Wisconsin voters have to place their own absentee ballots in the mail, the state’s chief election administrator said.
Wisconsin Elections Commission Administrator Meagan Wolfe’s comments Thursday were made just five days after the state Supreme Court ruled absentee ballot drop boxes are illegal and could have major implications for people with disabilities.
The justices ruled that only the voter can return an absentee ballot to local clerks in person. But the court did not clarify who can place absentee ballots in the mail.
Wisconsin law mandates that voters must be the ones to place their ballots in the mail. Federal law, however, allows non-voters to place ballots belonging to anyone who is disabled in the mail.
The politically-divided elections commission could not come to an agreement during a meeting Tuesday on what guidance to issue to clerks.
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When asked about it during a news conference Thursday, Wolfe told reporters voters should talk to their local election officials but “as of right now the voter is the one required to mail their ballot.”
Wolfe added that she’s worried people will be confused since Aug. 9 primary elections are so close.
“There is certainly always confusion whenever there is a change right before an election or in this case in the middle of an active election cycle,” Wolfe said. “But it’s not appropriate for me to opine anything in the court’s ruling.”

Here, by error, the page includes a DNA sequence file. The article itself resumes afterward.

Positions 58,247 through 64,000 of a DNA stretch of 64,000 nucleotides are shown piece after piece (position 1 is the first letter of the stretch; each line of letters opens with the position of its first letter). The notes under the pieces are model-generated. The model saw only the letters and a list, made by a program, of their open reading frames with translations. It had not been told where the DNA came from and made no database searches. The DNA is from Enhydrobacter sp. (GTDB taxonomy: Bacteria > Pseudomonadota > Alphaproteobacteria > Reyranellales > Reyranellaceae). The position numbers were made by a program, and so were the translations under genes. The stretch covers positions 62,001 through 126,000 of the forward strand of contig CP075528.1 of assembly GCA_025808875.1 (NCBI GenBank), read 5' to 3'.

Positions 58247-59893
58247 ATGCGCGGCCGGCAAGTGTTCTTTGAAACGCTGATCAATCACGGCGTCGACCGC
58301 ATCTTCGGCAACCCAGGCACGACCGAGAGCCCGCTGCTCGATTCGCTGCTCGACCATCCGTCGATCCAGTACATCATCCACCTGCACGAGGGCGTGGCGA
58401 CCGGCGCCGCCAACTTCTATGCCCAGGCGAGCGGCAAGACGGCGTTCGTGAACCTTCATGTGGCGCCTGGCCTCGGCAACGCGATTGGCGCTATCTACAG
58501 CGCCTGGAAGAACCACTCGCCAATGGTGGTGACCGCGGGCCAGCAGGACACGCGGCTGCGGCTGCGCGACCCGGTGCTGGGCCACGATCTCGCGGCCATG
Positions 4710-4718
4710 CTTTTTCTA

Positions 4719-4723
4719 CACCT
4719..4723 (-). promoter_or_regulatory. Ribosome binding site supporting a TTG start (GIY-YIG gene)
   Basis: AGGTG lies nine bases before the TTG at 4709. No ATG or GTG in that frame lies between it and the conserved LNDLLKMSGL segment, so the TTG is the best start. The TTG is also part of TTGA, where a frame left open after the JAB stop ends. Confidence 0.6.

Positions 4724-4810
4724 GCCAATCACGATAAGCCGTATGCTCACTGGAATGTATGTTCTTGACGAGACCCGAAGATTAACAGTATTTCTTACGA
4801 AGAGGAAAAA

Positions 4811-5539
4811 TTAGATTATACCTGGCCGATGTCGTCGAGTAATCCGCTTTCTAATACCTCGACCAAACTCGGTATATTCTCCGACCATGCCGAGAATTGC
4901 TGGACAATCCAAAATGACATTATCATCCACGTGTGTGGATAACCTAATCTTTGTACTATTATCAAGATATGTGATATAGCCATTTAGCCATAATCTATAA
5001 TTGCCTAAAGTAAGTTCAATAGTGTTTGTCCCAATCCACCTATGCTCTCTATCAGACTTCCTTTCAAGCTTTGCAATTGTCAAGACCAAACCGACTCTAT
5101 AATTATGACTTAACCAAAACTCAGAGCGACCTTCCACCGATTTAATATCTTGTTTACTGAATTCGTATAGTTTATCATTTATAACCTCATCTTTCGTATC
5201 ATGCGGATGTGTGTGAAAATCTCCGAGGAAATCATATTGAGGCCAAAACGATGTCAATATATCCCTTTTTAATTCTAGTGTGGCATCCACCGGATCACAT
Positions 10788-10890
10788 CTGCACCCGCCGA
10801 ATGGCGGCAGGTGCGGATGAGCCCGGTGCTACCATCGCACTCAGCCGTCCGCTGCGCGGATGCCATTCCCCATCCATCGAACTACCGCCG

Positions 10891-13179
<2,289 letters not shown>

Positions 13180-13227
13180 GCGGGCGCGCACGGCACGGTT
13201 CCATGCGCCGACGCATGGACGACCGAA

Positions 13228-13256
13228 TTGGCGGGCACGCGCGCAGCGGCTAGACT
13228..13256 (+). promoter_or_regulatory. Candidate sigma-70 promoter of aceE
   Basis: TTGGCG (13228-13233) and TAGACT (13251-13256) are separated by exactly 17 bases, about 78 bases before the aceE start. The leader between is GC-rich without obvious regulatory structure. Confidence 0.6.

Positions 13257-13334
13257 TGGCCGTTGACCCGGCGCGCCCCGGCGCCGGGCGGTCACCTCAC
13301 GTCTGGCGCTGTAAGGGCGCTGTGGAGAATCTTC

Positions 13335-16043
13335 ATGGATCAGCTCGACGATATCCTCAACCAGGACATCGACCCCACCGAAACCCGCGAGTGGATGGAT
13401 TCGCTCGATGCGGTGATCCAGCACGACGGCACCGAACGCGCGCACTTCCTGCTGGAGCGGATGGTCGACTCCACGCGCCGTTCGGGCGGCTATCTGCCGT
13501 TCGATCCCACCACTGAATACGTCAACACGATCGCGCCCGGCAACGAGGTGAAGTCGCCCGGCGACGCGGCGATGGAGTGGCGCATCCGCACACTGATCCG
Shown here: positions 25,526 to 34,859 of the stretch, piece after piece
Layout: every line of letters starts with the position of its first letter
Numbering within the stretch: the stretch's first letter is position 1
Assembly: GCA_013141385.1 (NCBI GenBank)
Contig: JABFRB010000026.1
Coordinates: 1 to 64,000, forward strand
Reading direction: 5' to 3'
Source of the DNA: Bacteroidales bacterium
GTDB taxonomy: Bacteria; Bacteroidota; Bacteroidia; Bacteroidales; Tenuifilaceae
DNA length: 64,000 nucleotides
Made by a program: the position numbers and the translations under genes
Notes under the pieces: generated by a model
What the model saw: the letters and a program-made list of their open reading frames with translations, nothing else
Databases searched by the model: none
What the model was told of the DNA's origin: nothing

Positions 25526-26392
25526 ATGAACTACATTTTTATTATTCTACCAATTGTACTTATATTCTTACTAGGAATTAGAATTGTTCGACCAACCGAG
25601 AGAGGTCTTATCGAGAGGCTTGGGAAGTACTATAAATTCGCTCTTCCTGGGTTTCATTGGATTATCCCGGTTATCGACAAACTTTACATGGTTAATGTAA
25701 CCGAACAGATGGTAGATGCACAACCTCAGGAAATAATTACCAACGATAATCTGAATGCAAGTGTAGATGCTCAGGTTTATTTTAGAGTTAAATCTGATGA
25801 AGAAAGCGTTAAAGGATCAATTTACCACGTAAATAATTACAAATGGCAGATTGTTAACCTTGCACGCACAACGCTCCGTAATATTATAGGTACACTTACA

Following the media availability, Wolfe’s office issued a clarification saying her comments “should not be interpreted as a policy statement.” The office again said voters should rely on municipal clerks to interpret the law in administering the absentee by mail process in their communities.
Barbara Beckert, director of the Milwaukee office of Disability Rights Wisconsin, said federal law protects the right of people with disabilities to have assistance mailing their ballot and also to have a person of their choice deliver their ballot to their clerk or polling place.
“(The Wisconsin Supreme Court ruling) did not limit or alter federal laws that protect the rights of voters with disabilities, such as the Voting Rights Act and the Americans with Disabilities Act,” Beckert said. “If a voter with a disability needs someone else to mail their ballot, they should feel comfortable doing so.”
Also on Thursday, Republican legislative leaders signaled they would eliminate a rule set by the Wisconsin Elections Commission that allows clerks to fill in missing information in the addresses of witnesses signing absentee ballot envelopes.
Assembly Speaker Robin Vos, Senate Majority Leader Devin LeMahieu and Assembly Speaker Pro Tempore Tyler August sent a letter Thursday to the leaders of a legislative committee that oversees rules agencies seek to implement.
The rule codifies guidance issued by the elections commission in 2016.
It would “define what constitutes a complete address, mandate that clerks take corrective measures to try and remedy address insufficiencies, detail what clerks are lawfully able to self-correct, outline how clerks should perform outreach to voters and witnesses, allow for the return of the certificate for correction, and specify when voters or witnesses must appear to correct the certificate in person,” according to the commission’s scope statement of what the rule outlines.
Lawmakers said because the commission does not cite statutory authority to cover such areas of election administration, the rule should be eliminated by the Legislature’s rules committee.
If the committee agrees, how such issues are handled could be up to individual clerks.
Molly Beck of the Milwaukee Journal Sentinel contributed to this report.